According to the airline’s CEO, six of airBaltic’s Airbus A220 aircraft are grounded owing to a lack of spare components.
There are 36 Airbus A220-300 aircraft in the Latvian carrier’s fleet, but not all of them are now operational, Martin Gauss said in a message to customers apologizing for recent delays.
“Currently, global supply chain issues are forcing six of our aircraft to remain on the ground because we are missing spare parts for regular maintenance work,” Gauss explained. Some of the grounded aircraft has been out of action for six months, which he described as “very uncommon”.
The need for spare airplane parts has increased in 2022 due to an uptick in air traffic, but problems with the supply chain are preventing plans to increase production, according to French aerospace company Safran in its first-half financial report on July 28, 2022.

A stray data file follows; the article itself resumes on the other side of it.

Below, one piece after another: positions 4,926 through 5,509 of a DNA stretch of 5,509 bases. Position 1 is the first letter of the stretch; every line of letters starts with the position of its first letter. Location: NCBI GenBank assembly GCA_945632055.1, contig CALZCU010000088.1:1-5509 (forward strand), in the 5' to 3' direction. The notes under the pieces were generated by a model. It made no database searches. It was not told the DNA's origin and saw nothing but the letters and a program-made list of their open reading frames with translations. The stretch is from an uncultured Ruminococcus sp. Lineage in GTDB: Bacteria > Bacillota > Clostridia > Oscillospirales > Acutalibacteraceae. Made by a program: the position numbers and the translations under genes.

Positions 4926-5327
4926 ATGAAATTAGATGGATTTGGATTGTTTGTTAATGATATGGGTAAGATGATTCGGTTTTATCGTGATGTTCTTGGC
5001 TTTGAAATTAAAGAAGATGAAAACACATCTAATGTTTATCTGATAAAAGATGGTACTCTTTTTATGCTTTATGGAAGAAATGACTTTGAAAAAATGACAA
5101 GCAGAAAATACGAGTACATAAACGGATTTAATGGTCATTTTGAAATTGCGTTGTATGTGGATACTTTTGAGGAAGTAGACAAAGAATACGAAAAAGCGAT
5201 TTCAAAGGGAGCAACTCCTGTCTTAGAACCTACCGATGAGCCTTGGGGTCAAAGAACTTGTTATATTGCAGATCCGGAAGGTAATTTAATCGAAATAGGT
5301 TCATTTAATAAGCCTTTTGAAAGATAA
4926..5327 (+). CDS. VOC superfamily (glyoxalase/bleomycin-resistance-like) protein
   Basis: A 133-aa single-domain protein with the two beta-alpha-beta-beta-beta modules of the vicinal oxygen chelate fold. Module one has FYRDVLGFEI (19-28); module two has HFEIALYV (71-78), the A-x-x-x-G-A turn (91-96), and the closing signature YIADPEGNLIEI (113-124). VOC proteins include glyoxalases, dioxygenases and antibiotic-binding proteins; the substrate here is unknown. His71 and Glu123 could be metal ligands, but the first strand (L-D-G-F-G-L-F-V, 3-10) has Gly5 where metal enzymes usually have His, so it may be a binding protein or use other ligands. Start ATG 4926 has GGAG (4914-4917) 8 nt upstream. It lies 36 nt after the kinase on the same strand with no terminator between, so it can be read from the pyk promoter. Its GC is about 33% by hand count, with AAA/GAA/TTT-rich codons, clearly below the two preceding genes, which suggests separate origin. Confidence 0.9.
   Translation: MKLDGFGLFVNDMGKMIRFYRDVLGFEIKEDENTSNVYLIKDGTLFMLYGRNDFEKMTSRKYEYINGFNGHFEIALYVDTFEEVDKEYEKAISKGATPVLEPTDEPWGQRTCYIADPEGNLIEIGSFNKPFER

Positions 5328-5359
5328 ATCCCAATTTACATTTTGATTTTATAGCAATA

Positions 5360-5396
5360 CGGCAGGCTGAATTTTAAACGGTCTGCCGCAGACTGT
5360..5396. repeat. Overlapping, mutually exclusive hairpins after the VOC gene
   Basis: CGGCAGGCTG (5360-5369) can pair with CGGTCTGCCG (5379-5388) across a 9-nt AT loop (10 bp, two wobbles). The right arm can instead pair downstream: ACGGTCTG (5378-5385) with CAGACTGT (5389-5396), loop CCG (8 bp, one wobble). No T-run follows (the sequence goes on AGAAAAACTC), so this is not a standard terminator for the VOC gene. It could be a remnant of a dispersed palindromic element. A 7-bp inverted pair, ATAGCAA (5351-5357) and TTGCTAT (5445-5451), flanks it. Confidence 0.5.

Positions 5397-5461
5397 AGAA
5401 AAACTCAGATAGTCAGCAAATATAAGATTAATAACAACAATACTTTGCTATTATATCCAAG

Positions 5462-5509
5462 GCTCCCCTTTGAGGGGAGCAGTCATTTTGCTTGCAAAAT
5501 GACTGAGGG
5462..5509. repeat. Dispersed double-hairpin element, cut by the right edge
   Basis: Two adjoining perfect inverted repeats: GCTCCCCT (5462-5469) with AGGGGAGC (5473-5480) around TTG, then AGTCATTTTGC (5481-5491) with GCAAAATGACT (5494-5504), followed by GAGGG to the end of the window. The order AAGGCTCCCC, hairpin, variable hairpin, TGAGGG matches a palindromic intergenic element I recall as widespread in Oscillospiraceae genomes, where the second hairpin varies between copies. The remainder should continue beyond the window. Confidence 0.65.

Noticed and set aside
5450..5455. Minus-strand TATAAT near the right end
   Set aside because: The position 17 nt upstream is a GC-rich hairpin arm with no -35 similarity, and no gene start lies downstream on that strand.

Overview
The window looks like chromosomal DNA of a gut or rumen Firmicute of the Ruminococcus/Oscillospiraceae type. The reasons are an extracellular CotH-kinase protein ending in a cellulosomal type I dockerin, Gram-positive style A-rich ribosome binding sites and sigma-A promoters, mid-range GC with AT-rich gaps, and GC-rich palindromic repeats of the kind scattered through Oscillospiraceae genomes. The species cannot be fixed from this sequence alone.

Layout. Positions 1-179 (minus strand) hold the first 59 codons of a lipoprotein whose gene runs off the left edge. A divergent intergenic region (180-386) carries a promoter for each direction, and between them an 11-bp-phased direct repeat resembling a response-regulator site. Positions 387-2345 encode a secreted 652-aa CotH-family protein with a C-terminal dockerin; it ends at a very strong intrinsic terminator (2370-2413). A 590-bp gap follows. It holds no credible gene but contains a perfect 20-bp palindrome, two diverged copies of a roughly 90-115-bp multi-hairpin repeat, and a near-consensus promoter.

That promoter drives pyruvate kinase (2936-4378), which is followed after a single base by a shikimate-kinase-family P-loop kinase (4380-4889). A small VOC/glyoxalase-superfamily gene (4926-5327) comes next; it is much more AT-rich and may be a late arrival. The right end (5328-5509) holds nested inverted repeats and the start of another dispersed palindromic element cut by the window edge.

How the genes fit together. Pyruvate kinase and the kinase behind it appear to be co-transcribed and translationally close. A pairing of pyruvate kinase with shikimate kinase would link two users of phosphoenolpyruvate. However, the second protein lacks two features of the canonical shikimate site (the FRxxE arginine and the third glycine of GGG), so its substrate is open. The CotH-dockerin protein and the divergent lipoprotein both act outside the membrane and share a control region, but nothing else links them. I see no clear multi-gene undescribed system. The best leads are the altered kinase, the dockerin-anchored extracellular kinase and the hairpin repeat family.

“Frankly speaking, I think the supply chain issues are going to last probably until 2023, maybe the end of 2023,” chief executive Olivier Andriès told analysts.
AirBaltic is consequently wet leasing aircraft from other airlines, such as Ukrainian flag carrier UIA, to make up for the grounded aircraft.
Gauss added that airBaltic’s delays were caused by a lack of employees at significant European airports. While Riga and other Baltic airports have adequate staffing, which allows airBaltic aircraft to take off on time in the morning, delays occur elsewhere in Europe.
“The reasons are simple: airports do not have enough staff to load baggage or work at the gates and security controls,” Gauss said. “For us, this means that, although we fly with you to these airports on time in the morning, our return flights are delayed, which leads to delays for subsequent flights as well.”
Gauss said a return to normal operations was not far off. “When summer is over and we will have reduced our flight program for the winter season, European airports should be able to handle the situation better.”